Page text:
10 years ago right now I was wheeled into surgery prep. I was crying, silently, as doctor after doctor approached me and asked me questions. The same questions. After the third one I wanted to begin throwing punches. Couldn’t they see the tears running down my face? How could they be so cruel? Their giddiness at seeing a rarely performed procedure – a late term abortion – was obvious and I resented the fuck out them for it.
These were my sons, after all. One already gone and one barely clinging to life and slated to die.
They took me into another room and forced me to sit up. I was so swollen with fluid from the preeclampsia that trying to bend was painful for me. The anesthesiologist began prodding my spine to give me the spinal block and he started asking me about my tattoos. As if I wanted to discuss my fucking tattoos in that horrible moment! I believe I said “Fuck off” although it might have only been in my head. I was pretty doped up.
The rest was horrible. I woke up at one point during the procedure and tried to run away. I heard my kind doctor yell at the anesthesiologist telling him to give me more. And I cannot describe the moment of waking up alone in the recovery room feeling so empty.
Ten years. Ten long and hard years where I both succeeded and screwed up my life. I miss them still, my Nicholas and Zachary. The legacy of their loss in my life is huge, from the weight I still carry trying to cope with my grief with food, to the tears that still come each year at this time.
There is a positive legacy too. In the last ten years I’ve received dozens of emails from other women who have experienced a similar loss and were grateful to me for writing about it because they felt less alone. Even more amazing are the ten or so emails I’ve received from women who told they remembered what happened to me and spotted their signs of preeclampsia before their doctors did, and as a result got the early treatment that saved both their lives and the lives of their babies.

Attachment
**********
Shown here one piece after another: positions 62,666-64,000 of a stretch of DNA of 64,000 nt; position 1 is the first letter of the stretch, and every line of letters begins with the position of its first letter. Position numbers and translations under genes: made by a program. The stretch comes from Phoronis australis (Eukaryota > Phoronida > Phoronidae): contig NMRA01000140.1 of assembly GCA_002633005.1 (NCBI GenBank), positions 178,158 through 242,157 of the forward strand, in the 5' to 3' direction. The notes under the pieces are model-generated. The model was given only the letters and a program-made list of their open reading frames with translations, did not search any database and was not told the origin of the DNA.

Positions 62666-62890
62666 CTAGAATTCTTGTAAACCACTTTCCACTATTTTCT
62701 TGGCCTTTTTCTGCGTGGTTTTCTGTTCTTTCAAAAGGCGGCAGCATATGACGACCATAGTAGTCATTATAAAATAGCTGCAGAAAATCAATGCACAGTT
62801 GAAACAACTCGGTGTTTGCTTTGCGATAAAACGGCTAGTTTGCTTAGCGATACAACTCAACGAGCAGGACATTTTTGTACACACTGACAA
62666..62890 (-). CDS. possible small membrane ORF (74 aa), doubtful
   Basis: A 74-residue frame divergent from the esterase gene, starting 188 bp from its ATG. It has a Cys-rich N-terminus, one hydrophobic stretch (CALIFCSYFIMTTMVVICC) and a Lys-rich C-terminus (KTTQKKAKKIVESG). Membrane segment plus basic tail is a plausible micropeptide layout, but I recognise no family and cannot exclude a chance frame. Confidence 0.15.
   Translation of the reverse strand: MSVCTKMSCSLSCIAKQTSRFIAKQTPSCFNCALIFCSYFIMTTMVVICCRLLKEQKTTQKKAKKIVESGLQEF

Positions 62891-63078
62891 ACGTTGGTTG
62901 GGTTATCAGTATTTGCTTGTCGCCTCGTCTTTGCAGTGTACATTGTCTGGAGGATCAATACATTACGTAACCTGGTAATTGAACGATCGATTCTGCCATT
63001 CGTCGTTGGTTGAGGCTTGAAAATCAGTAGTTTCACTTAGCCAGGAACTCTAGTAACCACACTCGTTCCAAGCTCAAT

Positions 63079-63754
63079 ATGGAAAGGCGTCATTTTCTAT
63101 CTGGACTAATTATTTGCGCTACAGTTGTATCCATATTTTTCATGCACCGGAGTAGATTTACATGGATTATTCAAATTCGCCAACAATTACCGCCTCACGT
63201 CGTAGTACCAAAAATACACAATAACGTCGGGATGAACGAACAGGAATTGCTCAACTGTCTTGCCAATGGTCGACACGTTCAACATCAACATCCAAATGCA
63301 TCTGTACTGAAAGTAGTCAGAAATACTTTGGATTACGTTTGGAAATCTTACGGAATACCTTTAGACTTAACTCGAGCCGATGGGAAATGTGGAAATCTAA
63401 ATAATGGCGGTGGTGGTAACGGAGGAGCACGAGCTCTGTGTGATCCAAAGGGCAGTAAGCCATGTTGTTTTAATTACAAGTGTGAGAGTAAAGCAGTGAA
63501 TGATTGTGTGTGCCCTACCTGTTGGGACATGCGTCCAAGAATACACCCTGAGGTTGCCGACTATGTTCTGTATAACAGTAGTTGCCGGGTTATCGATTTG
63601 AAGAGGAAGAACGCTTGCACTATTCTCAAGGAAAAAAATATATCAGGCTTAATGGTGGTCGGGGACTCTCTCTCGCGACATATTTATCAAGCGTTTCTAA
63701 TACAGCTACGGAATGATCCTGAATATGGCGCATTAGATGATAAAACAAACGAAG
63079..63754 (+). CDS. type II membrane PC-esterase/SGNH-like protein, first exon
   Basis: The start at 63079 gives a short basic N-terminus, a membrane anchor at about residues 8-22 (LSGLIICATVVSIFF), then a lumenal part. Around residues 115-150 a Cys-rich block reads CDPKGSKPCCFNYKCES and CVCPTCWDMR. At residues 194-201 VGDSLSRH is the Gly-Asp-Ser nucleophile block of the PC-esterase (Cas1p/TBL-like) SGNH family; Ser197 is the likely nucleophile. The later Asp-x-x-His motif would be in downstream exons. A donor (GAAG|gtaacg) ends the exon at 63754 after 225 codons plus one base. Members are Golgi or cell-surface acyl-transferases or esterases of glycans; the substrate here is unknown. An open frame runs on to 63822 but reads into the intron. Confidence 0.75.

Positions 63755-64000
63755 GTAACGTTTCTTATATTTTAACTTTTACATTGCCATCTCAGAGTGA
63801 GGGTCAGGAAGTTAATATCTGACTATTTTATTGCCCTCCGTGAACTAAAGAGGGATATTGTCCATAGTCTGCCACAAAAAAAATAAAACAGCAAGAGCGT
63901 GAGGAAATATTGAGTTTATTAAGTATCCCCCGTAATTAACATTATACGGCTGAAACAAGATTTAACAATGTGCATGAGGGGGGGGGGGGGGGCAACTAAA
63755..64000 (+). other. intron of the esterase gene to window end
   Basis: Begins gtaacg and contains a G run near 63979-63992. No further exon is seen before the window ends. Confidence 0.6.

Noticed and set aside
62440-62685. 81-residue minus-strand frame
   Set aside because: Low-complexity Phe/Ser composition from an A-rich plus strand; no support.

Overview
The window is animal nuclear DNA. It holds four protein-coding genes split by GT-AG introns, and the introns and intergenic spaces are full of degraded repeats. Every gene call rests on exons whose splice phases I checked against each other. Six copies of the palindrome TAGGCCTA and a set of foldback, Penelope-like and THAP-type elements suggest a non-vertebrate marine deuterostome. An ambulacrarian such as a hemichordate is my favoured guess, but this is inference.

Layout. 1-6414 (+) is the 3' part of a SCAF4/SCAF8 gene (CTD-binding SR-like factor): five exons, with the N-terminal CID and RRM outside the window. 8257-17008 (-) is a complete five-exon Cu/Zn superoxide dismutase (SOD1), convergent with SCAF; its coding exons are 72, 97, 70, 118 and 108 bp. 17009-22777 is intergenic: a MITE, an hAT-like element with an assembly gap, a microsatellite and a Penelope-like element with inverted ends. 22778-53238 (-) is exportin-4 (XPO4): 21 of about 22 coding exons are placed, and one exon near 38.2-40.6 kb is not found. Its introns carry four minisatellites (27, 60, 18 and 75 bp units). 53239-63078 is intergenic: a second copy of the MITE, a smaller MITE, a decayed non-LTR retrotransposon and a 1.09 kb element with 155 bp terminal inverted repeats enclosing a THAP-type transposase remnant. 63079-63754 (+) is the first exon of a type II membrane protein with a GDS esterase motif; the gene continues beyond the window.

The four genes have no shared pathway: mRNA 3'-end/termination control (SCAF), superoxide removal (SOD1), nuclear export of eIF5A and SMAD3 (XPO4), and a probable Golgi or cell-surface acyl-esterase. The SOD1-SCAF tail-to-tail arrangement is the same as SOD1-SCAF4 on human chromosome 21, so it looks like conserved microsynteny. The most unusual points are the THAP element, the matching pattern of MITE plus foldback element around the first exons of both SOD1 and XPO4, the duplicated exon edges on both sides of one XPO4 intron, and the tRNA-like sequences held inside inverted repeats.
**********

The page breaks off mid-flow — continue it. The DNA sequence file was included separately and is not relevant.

This is why I haven’t pulled down my blog entirely, even when I am unsure still about blogging. Because my posts about my experience with my sons get hits daily, and all I can hope is that my grief and pain become a tiny light in the darkness.
Years ago I wrote a post about feeling jealous of the other bloggers I knew who had babies that survived over terrible odds. It was a tone deaf post during my “anger” phase of grieving, and another blogger snarled at me in the comments that I should be happy for those bloggers, particularly the one that “lost a living child.” I thought of her comment yesterday when a friend posted about a tiny baby that died of SIDS at four months old. Because the truth is, ten years into this journey, I know that she was right. I cannot imagine losing a child you’ve held in your arms. Because the grief of losing my two boys, three months away from birth, nearly killed me. Losing Tori after she was born would have killed me, I’m sure of it.
Gah. After months of silence here, I’m sorry to return with only this sadness. But as this day approached I couldn’t imagine not writing here.
So let me end with this: if you are currently pregnant, know the signs and symptoms of Preeclampsia. In retrospect I can see that my disease with my sons could have been addressed much earlier; my blood pressure surged as soon as I was pregnant but I was never treated for it (not the case in my pregnancy with Tori; I was on slowly rising doses of blood pressure medication throughout that pregnancy), my constant and extreme nausea, and my massive fluid retention (I went up two and a half shoe sizes) were all symptoms that were evident as early as 16 weeks pregnant. So if you feel like something isn’t right – your weight is going up too much, you aren’t urinating enough, and your heart is racing – go see your doctor. Specifically ask them to screen for early signs of preeclampsia. Don’t just assume your symptoms are normal pregnancy symptoms like I did. I thought everyone felt as horrible as I did during pregnancy. I had no idea.
I wish I had an elegant way to end this post, but I don’t. All I can say is this: ten years later, my heart still grieves for my boys. I miss you still, my sons. Each and every day, even now. Nicholas and Zachary, I still miss you, even though I never got to see your faces. You are missed, dear boys, still.